Farewell, Wormhole to Knowledge


Everything I needed to know about spontaneous human combustion, I learned from the people at Time-Life Books.

There seemed to be no subject Time-Life could not tackle from its august, meticulous-minded, frequently understaffed offices. It drank in the world with the overactive spirit of a child who needs to know everything about anything, and needs to turn in an illustrated report about it, pronto:

Gunslingers of the Wild West, planets of the solar system, French cooking, the human brain, the animal kingdom, the paranormal, freaks, volcanoes, tornadoes, art, boats, planes, extraterrestrials, Mayans, the Civil War, plate tectonics, cocktails, vegetable gardens, pyramids, adding a deck to your home (easier than building a pyramid), the music of the ‘80s (the 1880s, or the 1980s). Hitler! Stalin! Vlad the Impaler! And don’t forget the patron saint of the Time-Life universe: Nostradamus.


Operators won’t be standing by.

The venerable, insatiably curious Time-Life Books--whose titles are what textbooks would have looked like if school boards were made up of gifted and talented seventh-graders--has been shut down, its 64 editorial employees given the pink slip last week in its offices in the Washington suburb of Alexandria, Va.

The “continuity series” imprint, begun in New York in 1961 and relocated to Virginia in 1976, is among the first casualties of the streamlined AOL-Time Warner marriage. Who knows what will happen to all those cheerful Time-Life operators of late-night TV ads, with their nifty telephone headsets, ready to send you a no-obligation copy of “Mysteries of the Unknown,” with further installments to follow, about one every month, for only $19.95.

Among the Time-Life operators were a small flock of punk rockers who lived in and around Richmond, where calls were taken at the order center, and who all needed jobs with strange hours where they could show up with green hair.

By the imprint name alone, Time-Life Books carried an authoritative air. Time equaled facts. Life equaled photos.

You could imagine that Henry Luce himself was bellowing to staffers that he needed 12, not 11, definitive books outlining every last thing then known about, say, dinosaurs. (“Right away, chief!” they’d cry, dashing off to museums and libraries.) The next day he wants architecture--all of modern architecture. (“We’re on it, chief!”)

Time-Life Books was an early triumph of direct marketing, selling 30 million books a year at its zenith. That’s a lot of Middle American coffee tables. Adults bought the books with every good intention of filling in perceived vacancies in their smarts and lifestyles. Yes, I would like to know more about galaxies. Yes, I would like to redecorate the kitchen and save money by doing it myself . . . and I cannot get enough of World War II.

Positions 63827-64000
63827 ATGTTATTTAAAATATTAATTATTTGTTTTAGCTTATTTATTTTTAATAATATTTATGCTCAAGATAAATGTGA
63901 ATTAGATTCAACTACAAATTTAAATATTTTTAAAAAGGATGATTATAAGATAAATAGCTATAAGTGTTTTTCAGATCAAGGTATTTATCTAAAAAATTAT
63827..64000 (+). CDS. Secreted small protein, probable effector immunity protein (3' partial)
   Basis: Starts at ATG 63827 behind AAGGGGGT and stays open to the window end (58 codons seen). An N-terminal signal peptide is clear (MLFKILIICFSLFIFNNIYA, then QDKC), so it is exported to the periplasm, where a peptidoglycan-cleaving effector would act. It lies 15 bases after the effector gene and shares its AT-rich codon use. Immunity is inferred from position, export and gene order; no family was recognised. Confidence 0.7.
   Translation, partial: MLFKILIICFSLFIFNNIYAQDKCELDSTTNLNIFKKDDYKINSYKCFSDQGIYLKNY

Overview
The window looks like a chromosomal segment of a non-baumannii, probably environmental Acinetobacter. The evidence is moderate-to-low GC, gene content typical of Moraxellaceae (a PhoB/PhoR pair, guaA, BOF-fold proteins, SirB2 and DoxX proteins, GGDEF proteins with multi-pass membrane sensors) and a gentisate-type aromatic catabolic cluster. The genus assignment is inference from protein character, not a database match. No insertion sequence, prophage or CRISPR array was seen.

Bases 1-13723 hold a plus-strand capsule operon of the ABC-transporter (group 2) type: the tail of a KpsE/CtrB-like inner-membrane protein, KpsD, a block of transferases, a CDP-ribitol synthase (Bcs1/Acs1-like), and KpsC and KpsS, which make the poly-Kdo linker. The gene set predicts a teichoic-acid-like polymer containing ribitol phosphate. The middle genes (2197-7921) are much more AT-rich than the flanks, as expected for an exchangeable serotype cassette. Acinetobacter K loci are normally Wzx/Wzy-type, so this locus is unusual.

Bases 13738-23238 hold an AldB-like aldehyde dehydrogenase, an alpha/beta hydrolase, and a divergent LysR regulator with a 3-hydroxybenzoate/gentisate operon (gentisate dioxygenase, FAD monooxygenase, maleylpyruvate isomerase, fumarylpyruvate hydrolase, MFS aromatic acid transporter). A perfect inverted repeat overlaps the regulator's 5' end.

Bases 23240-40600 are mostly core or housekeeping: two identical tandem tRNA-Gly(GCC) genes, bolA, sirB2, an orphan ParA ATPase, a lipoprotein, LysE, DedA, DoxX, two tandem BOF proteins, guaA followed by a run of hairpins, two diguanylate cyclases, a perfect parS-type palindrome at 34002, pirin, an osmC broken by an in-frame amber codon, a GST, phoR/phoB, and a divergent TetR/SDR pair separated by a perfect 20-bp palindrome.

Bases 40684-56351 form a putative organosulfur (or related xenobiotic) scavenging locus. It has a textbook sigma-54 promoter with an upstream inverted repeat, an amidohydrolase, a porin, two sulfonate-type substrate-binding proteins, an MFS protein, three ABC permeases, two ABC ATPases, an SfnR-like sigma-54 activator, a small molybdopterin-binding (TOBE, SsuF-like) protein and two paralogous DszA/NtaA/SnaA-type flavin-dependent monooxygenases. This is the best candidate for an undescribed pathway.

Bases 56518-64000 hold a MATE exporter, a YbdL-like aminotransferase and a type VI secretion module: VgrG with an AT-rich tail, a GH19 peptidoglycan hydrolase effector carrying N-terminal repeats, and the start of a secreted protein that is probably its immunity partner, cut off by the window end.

But it was children who benefited most. These were the children who had too many questions, the kind of children who would get into trouble for spending all day inside, reading the Guinness Book of World Records.

The fact is, only a very few of us grow up in what could be described as highly intellectual households. Few get the prep school “great books” education of classic literature and scientific thought. You know what I’m getting at: There was more bric-a-brac on our bookshelves than books. Much more Jong than Jung. Unread Books-of-the-Month collected dust on the guest room nightstand. We meant to watch more public television than we actually did.

That was the perfect household for Time-Life.

Time-Life could make simple the concepts of photosynthesis or igneous rock formation or the physics of thunder and lightning. Time-Life introduced you to your large intestine. Time-Life opened and shut its own X-files on UFOs and ghosts years before the TV show did.


An afternoon with a Time-Life Book on science or history was like getting stoned, only without the drugs. (Learning is no less mind-expanding, after all.)

Time-Life had a boundless need to share. Everything about apes, about wine, about hors d’oeuvres, about wood-staining, about birds--who were these people, the vaunted “Editors of Time-Life Books”? How did they know everything?

They knew everything because they looked it up. Over and over. alumni of the Time-Life office (in Washington’s journalism and academic circles, they are legion) practically well up with sentiment when asked to recall the lavish and stern attention given to small text blocks and captions.

Things were done the old-fashioned way at Time-Life. Researchers regularly ran to and from the Library of Congress, even with Internet access. Photo spreads were pinned up for scrutiny in endless meetings. There were guidelines for that oh-so-serious tone that made a Time-Life tome what it was. “German infantrymen,” goes a recommended example, “sprawl on the sand after penetrating the perimeter of Tobruk on June 20, 1942.”

The Time-Lifers seemed to know that people viewed the books as gospel, a portal to a limitless world. Speaking of portals, a former employee recalled a series on medicine in which the human rectum was written up, in a first draft by a florid academic, as “the final portal.” (It was changed.)

At its own final portal, Time-Life Books was out of sync with the modern world. Instant gratification can be had through Google and Amazon; curious 11-year-olds can sit at a computer and go wild with all the information at their fingertips. Grade-school reports have never looked better.

We all know this isn’t the same, not like those hours spent paging through the books, finding out stuff you weren’t even trying to look up in the first place.